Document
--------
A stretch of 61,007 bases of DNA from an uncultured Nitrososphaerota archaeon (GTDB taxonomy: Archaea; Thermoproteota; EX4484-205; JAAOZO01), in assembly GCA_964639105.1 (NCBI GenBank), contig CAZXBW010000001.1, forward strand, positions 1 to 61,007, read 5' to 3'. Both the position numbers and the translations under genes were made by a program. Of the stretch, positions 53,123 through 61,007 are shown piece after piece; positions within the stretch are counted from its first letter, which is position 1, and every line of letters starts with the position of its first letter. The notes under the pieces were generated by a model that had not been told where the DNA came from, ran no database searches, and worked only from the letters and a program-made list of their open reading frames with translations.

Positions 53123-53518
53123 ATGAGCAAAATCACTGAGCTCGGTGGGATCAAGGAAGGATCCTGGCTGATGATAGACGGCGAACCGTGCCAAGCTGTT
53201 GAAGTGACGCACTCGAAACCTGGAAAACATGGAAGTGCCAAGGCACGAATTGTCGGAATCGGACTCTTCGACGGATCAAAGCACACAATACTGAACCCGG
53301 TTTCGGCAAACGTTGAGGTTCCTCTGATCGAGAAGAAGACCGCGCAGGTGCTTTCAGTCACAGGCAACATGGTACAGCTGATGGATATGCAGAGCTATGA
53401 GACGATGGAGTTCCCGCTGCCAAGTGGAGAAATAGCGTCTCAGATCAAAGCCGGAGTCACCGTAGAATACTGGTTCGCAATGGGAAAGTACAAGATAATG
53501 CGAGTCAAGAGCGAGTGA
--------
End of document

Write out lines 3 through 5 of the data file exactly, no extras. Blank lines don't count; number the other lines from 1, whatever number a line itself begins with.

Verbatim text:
53123 ATGAGCAAAATCACTGAGCTCGGTGGGATCAAGGAAGGATCCTGGCTGATGATAGACGGCGAACCGTGCCAAGCTGTT
53201 GAAGTGACGCACTCGAAACCTGGAAAACATGGAAGTGCCAAGGCACGAATTGTCGGAATCGGACTCTTCGACGGATCAAAGCACACAATACTGAACCCGG
53301 TTTCGGCAAACGTTGAGGTTCCTCTGATCGAGAAGAAGACCGCGCAGGTGCTTTCAGTCACAGGCAACATGGTACAGCTGATGGATATGCAGAGCTATGA